Good News For People Who Report Almost Exclusively On Bad News

Today in Slate, I could have torn the University of Akron a new one for threatening 55 programs, or written a diatribe about the new report proving that non-teaching employees at American universities have more than doubled in the past 25 years. And make no mistake, I mention those ignominious events. But I also got two pieces of news about universities (and states) doing it right (or, in Michigan’s case, SORT of right, as their diversity still blows, though the new emphasis on Pell Grants may help this considerably!). So I decided to focus on them.

A rare Schuman Good News column. And fitting, too, because I am about to leave for the doctor’s right now to get what may well be some very bad news. It’s been enjoyable (sort of) for the past week and a half to think that I might still be pregnant. But I must go in today prepared for, and in a sense expecting, the worst.

I’ve got on my pilliest sweater (sorry, Mom!), my hat-head has not even been TOUCHED today (went straight from bed to under-hat), and I am readying myself for another hour with the wand up my hoo-ha not knowing what’s happening, and then perhaps some very tough news.

I am prepared for anything at this point. I really, really am. If they tell me I have an Eraserhead-style worm in there I’ll be like, “Sure I do.” If they tell me I have phantom octuplets, I’ll be like, “So that’s why I’m so fat.” So, wish me the best if you feel like doing that kind of thing, but know that I’ve got the husband by my side and I’m ready as I’ll ever be.

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11 thoughts on “Good News For People Who Report Almost Exclusively On Bad News

  1. Thanks for the good news, Rebecca! As a grad student at the University of Michigan I just wanted to mention three issues that currently have my colleagues and me up in arms in case you need more to write about: very very low minority enrollments, the centralization of administrative staff, and the building of a fancy new graduate dorm that nobody wants or can afford to live in. Best of luck at the doctor!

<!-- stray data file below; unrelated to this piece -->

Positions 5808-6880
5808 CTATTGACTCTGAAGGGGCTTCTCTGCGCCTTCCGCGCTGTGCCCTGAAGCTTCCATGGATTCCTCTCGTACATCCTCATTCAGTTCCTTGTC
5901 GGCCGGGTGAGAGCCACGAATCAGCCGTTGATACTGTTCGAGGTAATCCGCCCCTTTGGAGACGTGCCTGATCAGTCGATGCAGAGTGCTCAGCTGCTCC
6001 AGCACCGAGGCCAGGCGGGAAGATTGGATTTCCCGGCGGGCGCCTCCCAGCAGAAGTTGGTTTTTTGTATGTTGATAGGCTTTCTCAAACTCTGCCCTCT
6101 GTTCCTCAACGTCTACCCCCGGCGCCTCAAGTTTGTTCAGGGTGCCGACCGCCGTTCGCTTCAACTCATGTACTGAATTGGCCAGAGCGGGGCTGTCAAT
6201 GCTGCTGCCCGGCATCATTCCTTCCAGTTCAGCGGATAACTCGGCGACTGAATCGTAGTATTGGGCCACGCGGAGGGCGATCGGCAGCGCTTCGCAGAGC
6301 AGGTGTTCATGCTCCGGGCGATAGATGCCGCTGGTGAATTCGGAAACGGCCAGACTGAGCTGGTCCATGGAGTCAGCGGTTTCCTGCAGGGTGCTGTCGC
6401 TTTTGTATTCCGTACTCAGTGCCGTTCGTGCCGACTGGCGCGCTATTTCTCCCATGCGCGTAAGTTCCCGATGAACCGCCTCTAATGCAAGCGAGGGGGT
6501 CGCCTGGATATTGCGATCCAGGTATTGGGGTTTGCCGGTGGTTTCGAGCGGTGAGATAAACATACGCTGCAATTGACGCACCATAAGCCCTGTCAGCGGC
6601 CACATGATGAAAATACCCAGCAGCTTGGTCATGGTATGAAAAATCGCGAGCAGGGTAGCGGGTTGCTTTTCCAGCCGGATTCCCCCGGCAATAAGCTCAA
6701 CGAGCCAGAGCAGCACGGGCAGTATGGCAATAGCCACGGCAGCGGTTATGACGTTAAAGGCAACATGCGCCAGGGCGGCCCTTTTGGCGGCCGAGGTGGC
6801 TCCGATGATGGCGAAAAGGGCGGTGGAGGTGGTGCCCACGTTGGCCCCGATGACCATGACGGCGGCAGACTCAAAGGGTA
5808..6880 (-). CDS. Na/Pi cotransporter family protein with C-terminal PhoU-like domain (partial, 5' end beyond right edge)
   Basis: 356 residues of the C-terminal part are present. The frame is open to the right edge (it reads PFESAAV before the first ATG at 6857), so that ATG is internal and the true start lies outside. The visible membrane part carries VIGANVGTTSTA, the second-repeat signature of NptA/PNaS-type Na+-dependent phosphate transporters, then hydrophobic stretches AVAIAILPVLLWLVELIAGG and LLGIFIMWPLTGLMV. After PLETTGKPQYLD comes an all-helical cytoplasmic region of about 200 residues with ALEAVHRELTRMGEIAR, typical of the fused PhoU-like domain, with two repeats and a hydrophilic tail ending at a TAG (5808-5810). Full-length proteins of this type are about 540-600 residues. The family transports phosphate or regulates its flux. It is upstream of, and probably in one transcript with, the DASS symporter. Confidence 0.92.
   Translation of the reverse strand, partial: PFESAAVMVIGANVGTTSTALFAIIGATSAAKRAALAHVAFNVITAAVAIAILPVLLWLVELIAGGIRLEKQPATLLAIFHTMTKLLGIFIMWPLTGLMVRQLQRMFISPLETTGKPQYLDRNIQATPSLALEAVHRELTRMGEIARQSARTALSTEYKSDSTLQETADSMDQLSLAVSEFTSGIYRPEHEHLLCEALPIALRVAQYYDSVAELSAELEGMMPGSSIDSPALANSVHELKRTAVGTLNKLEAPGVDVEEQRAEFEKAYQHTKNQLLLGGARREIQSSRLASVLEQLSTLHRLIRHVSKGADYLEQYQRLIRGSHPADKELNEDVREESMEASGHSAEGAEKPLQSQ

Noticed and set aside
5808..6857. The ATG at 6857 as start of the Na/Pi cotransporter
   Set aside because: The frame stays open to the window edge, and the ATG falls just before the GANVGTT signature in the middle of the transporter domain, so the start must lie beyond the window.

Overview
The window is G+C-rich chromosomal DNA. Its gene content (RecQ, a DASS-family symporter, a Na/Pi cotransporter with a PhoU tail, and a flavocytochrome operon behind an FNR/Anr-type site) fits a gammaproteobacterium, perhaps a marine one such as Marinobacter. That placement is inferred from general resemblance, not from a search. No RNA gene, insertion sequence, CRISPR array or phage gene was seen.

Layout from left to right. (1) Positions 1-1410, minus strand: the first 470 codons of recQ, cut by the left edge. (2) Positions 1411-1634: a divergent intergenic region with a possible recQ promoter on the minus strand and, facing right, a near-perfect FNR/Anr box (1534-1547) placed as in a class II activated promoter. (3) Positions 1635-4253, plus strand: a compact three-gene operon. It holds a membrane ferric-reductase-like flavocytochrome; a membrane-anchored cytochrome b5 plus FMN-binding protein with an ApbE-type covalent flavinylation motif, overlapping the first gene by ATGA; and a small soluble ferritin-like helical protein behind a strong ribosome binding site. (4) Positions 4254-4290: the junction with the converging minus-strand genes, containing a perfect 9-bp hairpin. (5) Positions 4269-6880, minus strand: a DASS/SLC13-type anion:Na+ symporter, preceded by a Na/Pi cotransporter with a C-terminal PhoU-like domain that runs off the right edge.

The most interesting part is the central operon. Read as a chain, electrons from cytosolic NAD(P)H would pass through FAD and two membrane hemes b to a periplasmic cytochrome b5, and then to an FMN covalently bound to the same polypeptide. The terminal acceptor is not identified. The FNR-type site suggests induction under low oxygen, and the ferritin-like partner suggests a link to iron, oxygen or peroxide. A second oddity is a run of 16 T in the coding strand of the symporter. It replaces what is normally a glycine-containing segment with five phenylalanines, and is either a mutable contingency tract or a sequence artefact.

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  2. Non-teaching employees are not necessarily bad. If a professor brings in a huge grant, and has two hire some lab techs or even a research assistant professor, isn’t that a point in the WIN column? I’d rather be on a soft-money research position than working at Panera, even if the black bean soup is hella-good.

    Also, good for Iowa State! But, is it good for the humanities, etc.? My old department (engineering) has, along with the rest of the college of engineering at good old Moo U, been hiring tenure-track folks regularly, perhaps at twice the rate of attrition. That’s good! But are the tenure lines at the cost of, say, German tenure lines? I don’t know. But I wish I knew. Perhaps Adjunct Nate Silver knows.

    I could write more, but I have to get back to a grant. I’m trying to get some money to hire a post-doc and get some data in and publications out….

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    1. The report shows that non-teaching employees are almost all of the “student services” variety, i.e. turning college into Club Med, and providing remedial assistance for over-recruited students who are not college-ready.

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      1. Fair enough.

        Perhaps a useful metric would be non-teaching employees hired using general or overhead funds (rock-climbing instructors), as separate from those hired on direct project funds (beamline operators).

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  3. Yeah much as I love to see my institution get some good press, there’s a lot of f*cked up stuff happening at Michigan. Rick Snyder is no angel, and the regents push to centralize administrative services to the detriment of the staff we have and faculty/student time has been very demoralizing (especially since the “rationale” has been to reduce tuition increases and yet the once huge savings has melted (unlike polar vortex winter) into a paltry.2 million off the heads of long-time female support staff who earn maybe $40K). Not so rosy.

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  4. Sadly, don’t get too excited about ISU: the props they are getting for this are not being taken as good news to be celebrated and pasted across advertising flyers by TPTB in the state of Iowa. The IA board of regents has just hired Toilet & Douche Consultants LLC to do an efficiency audit of all the public universities that will suggest more online classes and fewer full time faculty (and especially fewer TT faculty). http://www.desmoinesregister.com/article/20140218/NEWS02/302180098/Regents-Efficiency-study-could-curb-tuition-hikes-state-universities

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